• Include advice on managing diabetes during intercurrent illness and possible side-effects of treatments (including hypoglycaemia).
  • The possible effects of diabetes on occupation, driving and insurance should be discussed. If the person concerned is a driver, they should be advised to inform their car insurance company, and the Driver and Vehicle Licensing Agency (DVLA), if on insulin, oral hypoglycaemics or experiencing diabetic eye complications.
  • They should also be advised that they are exempt from prescription charges if started on medication for their diabetes.
  • Books, leaflets, audio aids and visual aids for the patient to borrow.
  • Diabetes UK: give information about Diabetes UK and details of the local Diabetes UK voluntary group. Diabetes UK also provides a very valuable resource for healthcare professionals and provides educational materials in many languages.
  • Management should be discussed with the patient and commenced as soon as possible.
  • Advice on diet and exercise recommendations for people with diabetes.
  • Prevention of coronary heart disease:
    • All people with diabetes should be advised of the adverse effects of smoking and be offered advice and support to stop smoking.
    • They should also be offered advice and treatment for any other cardiovascular risk factors, including blood pressure control and cholesterol-lowering drugs.
    • Low-dose aspirin should not be routinely prescribed to all people with diabetes for primary prevention but is recommended for secondary prevention.
  • Insulin therapy should be started immediately in those who are ill at presentation or who have a high level of ketones in their urine. Insulin should also be considered, regardless of age, if one or more of the following are present[1]:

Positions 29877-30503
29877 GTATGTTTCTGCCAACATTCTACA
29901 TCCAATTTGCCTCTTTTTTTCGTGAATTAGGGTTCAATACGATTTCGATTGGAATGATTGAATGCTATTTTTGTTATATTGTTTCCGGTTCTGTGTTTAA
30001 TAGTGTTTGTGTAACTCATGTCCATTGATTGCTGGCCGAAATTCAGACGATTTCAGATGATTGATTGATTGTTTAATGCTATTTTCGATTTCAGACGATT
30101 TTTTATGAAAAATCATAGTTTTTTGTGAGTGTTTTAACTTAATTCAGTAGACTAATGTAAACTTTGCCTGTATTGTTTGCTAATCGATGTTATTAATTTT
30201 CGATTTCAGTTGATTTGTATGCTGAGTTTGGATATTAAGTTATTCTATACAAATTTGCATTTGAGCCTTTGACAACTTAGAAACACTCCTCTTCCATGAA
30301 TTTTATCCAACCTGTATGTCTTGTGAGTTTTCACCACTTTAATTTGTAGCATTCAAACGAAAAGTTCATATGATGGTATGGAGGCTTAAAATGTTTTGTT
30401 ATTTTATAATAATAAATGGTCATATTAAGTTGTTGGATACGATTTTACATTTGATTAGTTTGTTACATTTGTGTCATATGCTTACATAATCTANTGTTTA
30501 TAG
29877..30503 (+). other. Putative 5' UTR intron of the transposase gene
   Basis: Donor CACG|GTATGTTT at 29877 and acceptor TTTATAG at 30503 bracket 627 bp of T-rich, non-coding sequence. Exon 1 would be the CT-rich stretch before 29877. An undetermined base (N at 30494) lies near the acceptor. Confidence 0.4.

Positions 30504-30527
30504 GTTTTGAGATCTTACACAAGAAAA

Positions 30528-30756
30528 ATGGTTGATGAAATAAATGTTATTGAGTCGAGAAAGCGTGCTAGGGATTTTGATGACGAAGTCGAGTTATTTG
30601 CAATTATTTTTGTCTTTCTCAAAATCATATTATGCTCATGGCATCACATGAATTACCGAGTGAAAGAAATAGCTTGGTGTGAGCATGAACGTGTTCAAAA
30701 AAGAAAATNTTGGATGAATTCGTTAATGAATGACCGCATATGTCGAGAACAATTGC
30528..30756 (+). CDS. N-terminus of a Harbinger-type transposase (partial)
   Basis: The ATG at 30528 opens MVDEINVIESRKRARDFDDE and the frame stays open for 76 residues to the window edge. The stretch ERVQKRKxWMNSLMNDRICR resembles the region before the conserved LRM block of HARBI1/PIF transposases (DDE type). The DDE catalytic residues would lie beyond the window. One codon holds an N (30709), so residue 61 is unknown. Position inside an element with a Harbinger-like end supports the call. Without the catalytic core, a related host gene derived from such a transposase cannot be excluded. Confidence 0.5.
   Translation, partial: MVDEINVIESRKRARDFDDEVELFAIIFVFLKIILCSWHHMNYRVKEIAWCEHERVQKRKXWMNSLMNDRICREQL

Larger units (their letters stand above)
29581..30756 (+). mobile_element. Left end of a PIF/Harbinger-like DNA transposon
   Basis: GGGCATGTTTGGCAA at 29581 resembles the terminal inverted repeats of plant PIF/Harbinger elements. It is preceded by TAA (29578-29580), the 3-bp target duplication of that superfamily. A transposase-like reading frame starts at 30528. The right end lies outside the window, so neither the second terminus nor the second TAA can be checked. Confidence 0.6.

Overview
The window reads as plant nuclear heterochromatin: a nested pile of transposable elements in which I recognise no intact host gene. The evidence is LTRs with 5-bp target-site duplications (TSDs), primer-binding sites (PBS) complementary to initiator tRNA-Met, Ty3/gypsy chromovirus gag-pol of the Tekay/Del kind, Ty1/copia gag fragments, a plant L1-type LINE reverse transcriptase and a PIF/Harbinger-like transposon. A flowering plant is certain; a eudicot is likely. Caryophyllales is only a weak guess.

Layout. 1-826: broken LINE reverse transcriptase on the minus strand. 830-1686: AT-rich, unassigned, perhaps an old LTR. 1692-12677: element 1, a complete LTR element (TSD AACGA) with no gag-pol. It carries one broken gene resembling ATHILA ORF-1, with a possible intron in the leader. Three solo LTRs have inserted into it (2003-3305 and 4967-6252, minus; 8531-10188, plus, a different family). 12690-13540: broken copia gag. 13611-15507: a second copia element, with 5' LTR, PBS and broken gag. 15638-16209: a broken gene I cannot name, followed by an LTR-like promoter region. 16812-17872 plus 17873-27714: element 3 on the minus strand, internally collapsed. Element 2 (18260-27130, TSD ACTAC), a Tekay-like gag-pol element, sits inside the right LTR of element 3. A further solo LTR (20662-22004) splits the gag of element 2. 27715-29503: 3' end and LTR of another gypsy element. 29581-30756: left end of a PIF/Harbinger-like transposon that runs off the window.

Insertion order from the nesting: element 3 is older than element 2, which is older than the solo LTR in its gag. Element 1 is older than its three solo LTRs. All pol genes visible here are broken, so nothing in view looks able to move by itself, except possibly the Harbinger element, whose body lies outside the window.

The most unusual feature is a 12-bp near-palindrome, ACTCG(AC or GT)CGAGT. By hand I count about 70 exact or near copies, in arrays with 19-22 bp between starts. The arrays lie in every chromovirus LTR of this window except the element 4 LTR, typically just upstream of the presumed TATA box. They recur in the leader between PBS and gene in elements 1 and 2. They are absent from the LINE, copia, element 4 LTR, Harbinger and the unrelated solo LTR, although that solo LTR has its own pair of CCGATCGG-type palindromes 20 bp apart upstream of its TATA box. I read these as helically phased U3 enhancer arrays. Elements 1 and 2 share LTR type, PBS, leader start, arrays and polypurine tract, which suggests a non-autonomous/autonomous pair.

• Rapid onset of symptoms.
    • Substantial loss of weight.
    • Weakness.
    • Ketonuria.
    • A first-degree relative who has type 1 diabetes.
  • Medication to control hyperglycaemia may be required at the time of diagnosis of type 2 diabetes or soon after. See the separate Antihyperglycaemic Agents used for Type 2 Diabetes article.
  • All patients with microalbuminuria or proteinuria should be started on angiotensin-converting enzyme (ACE) inhibitor, if there are no contra-indications[2].
  • The initial care plan should be discussed and agreed and a named contact identified who will be responsible for providing support and information. The date of the next appointment should be agreed.
  • Regular reviews will be required initially. See the separate Assessment of the Patient with Established Diabetes article.

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Further reading and references

  1. British National Formulary (BNF); NICE Evidence Services (UK access only)

  2. Adarkwah CC, Gandjour A; Cost-effectiveness of angiotensin-converting enzyme inhibitors and angiotensin II receptor blockers in newly diagnosed type 2 diabetes in Germany. Int J Technol Assess Health Care. 2010 Jan26(1):62-70. doi: 10.1017/S0266462309990584.